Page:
1. There is nothing in the solar system which does not undergo sensible variation, except the times of rotation of the planets round their own axes, the average distances of the planets from the sun and of the satellites from their primaries, and the average or mean times of revolution of the planets round the sun, and of the satellites round their primaries. By the mean time of revolution, we mean the average of a large number of revolutions, one hundred for example: thus we should not find any sensible difference between one hundred years and another hundred ; or between one hundred months and the next hundred : though there may be a slight difference between one year and the next, and a decided difference between one month and the next. To give a notion of the magnitudes of which we are speaking, we should call two minutes a slight difference between two years, and two hours a decided difference between two months. Even when we say that the mean distances and mean motions are invariable, we only mean that, within the time of human observations, no sensible variation has been observed. With regard to the moon, there is a slight variation in her average motion, which though at present causing a difference of only about eleven seconds of a degree in a century, or about the 170th part of her apparent diameter, becomes sensible in a lapse of ages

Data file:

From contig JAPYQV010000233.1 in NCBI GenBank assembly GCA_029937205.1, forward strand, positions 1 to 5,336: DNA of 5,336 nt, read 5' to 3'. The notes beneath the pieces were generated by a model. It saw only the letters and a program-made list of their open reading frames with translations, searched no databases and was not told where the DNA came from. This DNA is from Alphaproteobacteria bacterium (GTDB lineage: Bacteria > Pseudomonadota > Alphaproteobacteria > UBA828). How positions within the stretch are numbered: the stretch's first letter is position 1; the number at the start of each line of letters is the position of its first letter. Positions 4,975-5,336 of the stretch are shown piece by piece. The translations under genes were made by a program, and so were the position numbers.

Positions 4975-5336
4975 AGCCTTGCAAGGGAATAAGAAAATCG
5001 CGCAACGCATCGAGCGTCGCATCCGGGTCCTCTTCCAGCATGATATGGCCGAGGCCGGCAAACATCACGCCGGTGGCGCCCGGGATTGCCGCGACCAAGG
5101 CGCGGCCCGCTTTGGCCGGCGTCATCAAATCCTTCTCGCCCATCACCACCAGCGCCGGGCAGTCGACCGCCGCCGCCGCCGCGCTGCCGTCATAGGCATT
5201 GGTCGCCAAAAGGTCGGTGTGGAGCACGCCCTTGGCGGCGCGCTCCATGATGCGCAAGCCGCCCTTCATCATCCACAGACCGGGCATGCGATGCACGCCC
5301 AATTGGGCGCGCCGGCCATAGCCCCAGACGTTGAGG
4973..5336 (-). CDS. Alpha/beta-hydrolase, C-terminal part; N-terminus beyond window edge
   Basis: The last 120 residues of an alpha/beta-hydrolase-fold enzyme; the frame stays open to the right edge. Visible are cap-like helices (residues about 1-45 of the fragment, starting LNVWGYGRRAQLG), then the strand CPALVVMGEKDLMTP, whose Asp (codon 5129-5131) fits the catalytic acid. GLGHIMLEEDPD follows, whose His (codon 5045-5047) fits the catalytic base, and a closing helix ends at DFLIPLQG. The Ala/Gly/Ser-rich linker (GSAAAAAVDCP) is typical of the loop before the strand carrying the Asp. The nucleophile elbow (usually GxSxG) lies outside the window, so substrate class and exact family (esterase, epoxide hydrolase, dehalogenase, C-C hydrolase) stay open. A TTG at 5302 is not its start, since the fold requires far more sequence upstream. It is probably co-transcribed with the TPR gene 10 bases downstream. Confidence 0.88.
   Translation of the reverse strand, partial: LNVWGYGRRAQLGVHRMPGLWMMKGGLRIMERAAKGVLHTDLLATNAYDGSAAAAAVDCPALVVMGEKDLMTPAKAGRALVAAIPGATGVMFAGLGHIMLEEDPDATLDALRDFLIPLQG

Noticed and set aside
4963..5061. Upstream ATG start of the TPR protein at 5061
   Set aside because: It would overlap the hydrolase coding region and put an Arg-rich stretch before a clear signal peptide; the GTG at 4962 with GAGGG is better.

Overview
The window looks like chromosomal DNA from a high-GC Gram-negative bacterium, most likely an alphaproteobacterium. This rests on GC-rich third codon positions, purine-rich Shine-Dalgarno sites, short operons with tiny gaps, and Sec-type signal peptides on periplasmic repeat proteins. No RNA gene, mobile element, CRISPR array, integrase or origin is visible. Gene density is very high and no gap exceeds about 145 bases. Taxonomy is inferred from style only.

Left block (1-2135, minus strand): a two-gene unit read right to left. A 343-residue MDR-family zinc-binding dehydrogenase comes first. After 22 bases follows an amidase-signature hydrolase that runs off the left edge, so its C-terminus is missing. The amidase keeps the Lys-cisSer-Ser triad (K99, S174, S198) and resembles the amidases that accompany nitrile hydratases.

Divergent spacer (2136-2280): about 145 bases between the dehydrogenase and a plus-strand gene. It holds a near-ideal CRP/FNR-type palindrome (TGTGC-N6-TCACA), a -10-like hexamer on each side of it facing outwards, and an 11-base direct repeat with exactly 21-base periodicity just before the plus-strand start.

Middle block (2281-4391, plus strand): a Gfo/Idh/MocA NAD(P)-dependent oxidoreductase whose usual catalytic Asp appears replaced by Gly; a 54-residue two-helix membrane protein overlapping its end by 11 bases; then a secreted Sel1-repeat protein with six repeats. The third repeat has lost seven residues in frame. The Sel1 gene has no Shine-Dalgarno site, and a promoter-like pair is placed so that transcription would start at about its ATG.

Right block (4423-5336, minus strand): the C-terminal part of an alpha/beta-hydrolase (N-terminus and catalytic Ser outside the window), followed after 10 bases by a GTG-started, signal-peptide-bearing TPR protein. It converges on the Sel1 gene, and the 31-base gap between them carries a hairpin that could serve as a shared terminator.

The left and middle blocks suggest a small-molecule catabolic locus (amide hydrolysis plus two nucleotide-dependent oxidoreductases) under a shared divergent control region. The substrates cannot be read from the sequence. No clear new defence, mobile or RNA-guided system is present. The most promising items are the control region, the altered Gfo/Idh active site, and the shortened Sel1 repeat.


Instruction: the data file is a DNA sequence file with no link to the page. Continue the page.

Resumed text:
and was discovered by comparing the asserted time of some Chaldean observations of eclipses, with the times at which these eclipses should have happened, is the present rate of motion were always strictly preserved. 2. All the variations which have yet been observed are periodical ; that is, if, for example, the distance of a planet from the sun is now increasing, it will afterwards decrease, then again begin to increase, and so on. Even the acceleration of the moon's mean motion just alluded to, will in time be changed into a retardation. At one period, the motion of Saturn is accelerated in a degree which depends upon the position of Jupiter: but then at another time it is as much retarded. We may add that, supposing the mean distances to be subject to very slight and slow periodical variations, it has been shown that they will never be all in their state of either increase or decrease at the same time; but that some must be increasing while others are decreasing.